The famed sportswriter turns to high-school basketball for his latest and shows he’s got some game.
Famed fictitious sportswriter Ben Mitchell has packed it in. As the direct result of a story he wrote, a man is dead, by suicide, and so the hair-shirted Mitchell is in self-exile in South Fork, Long Island, his hometown, where he’s spent the past six months trying to get used to the idea that he’s an ex-famed sportswriter, trying to convince himself there are vocational alternatives even for a born reporter. Not easy. In fact, for him, not possible, as he learns when young Sam Perry seeks his help. Young Sam, a senior at South Fork High as Mitchell was before him, has stumbled onto a story that scares him. And well it should. It has to do with the unsolved murder of Bobby Ferraro, manager of the South Fork High School basketball team, seen by some as the nation’s best. Bobby’s death, Sam has reason to believe, might be related to murky behavior (think Deliverance) involving star players. In South Fork, a town emotionally invested to the hilt, investigative journalism aimed at the beloved Hawks is an invitation to a ride on a rail. Sam knows that. So does Mitchell. Ink-stained wretches that they are, however, neither can resist.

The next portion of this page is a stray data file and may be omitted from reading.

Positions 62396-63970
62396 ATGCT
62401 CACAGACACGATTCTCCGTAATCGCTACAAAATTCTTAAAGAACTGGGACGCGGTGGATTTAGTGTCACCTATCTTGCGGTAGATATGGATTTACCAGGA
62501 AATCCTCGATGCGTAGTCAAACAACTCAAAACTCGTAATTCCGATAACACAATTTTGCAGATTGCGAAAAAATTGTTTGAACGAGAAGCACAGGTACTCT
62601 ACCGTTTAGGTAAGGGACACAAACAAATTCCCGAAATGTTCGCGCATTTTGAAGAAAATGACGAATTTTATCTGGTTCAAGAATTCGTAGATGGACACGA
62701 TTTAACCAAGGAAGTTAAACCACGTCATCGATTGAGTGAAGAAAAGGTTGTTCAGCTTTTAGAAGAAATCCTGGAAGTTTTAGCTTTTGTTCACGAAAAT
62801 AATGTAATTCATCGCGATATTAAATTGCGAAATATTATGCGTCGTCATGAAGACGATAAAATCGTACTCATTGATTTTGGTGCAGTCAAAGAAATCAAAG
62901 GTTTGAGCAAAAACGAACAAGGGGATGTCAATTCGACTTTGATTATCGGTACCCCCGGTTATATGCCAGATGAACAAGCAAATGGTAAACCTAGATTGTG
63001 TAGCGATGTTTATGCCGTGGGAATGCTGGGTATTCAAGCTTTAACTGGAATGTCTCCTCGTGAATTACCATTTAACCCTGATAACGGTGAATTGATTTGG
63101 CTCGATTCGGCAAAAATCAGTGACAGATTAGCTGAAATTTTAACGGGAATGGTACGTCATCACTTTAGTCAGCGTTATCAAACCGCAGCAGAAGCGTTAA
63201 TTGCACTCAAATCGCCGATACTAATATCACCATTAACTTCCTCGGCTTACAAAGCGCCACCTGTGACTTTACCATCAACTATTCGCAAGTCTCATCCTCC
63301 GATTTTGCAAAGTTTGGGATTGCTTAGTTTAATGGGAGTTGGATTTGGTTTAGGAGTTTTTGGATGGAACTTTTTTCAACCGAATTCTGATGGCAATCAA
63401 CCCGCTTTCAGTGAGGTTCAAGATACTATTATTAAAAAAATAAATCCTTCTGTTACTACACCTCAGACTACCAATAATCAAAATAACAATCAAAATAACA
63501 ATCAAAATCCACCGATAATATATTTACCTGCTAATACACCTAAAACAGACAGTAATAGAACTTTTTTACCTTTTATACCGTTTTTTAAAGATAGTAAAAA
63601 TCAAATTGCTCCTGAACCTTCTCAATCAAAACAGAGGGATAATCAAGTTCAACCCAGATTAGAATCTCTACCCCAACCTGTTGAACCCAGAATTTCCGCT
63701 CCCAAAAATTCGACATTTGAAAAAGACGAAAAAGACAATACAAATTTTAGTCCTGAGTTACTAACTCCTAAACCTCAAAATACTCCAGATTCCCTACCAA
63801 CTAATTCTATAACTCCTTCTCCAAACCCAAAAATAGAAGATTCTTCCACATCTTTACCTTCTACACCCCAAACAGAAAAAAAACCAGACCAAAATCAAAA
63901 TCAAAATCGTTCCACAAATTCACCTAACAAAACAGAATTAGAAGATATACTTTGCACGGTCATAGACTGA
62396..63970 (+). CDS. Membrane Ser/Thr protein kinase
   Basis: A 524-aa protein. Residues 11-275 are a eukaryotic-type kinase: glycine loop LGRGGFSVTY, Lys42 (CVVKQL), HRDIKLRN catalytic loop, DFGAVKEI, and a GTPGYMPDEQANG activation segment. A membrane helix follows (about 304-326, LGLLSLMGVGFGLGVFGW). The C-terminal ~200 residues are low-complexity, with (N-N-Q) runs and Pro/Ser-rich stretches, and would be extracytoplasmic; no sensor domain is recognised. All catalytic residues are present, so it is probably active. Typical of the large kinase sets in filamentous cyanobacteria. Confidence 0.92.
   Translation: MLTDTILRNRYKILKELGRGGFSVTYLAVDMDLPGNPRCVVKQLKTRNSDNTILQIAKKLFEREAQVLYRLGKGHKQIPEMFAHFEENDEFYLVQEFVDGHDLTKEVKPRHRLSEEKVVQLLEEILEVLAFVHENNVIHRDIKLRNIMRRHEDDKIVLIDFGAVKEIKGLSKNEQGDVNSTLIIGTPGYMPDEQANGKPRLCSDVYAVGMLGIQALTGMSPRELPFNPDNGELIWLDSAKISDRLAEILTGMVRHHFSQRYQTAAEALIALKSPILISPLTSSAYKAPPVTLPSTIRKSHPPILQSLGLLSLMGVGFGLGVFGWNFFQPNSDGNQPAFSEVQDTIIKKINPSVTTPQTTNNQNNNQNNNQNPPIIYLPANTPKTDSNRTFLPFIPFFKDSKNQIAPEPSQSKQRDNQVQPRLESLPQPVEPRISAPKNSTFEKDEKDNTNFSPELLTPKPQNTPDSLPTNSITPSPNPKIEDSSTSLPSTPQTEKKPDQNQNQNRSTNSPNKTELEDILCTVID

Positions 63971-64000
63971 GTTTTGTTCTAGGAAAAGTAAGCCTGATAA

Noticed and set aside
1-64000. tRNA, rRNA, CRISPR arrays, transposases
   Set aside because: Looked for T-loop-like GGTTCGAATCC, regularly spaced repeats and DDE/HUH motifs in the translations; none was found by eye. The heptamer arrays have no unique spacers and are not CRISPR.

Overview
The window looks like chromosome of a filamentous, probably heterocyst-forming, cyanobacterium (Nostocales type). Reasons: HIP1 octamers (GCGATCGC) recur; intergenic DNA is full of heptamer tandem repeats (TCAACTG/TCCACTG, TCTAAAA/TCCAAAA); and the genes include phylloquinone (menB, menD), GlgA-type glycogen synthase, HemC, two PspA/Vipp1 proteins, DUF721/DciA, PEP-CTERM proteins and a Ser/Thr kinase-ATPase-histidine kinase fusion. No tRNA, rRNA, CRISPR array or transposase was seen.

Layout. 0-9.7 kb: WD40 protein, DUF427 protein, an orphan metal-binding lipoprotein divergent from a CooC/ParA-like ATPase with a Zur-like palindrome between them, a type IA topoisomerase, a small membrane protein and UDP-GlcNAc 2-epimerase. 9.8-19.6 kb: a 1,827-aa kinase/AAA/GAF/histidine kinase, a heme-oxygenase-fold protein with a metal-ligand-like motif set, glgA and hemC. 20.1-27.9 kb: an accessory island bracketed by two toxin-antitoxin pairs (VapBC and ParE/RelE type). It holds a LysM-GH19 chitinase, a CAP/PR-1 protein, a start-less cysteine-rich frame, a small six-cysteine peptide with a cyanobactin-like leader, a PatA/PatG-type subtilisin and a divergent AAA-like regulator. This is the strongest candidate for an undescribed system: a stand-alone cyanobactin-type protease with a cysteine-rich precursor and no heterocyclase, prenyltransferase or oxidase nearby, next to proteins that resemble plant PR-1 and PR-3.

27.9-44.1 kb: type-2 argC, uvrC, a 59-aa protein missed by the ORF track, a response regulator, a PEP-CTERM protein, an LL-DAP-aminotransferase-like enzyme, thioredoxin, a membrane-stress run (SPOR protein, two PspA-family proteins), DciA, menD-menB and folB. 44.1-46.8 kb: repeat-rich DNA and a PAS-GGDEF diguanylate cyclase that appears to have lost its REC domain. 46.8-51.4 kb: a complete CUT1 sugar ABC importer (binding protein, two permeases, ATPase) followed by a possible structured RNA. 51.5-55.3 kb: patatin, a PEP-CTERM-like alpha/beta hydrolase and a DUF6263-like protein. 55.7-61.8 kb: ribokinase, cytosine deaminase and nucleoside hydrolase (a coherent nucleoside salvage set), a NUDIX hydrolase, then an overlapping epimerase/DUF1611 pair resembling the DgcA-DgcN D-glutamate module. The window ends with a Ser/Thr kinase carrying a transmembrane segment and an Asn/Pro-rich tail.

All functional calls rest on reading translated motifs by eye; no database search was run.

Lupica (Red Zone, 2003, etc.) hasn’t exactly shot the lights out here—plotting goes a bit loose toward the end—but the story is timely and competently told.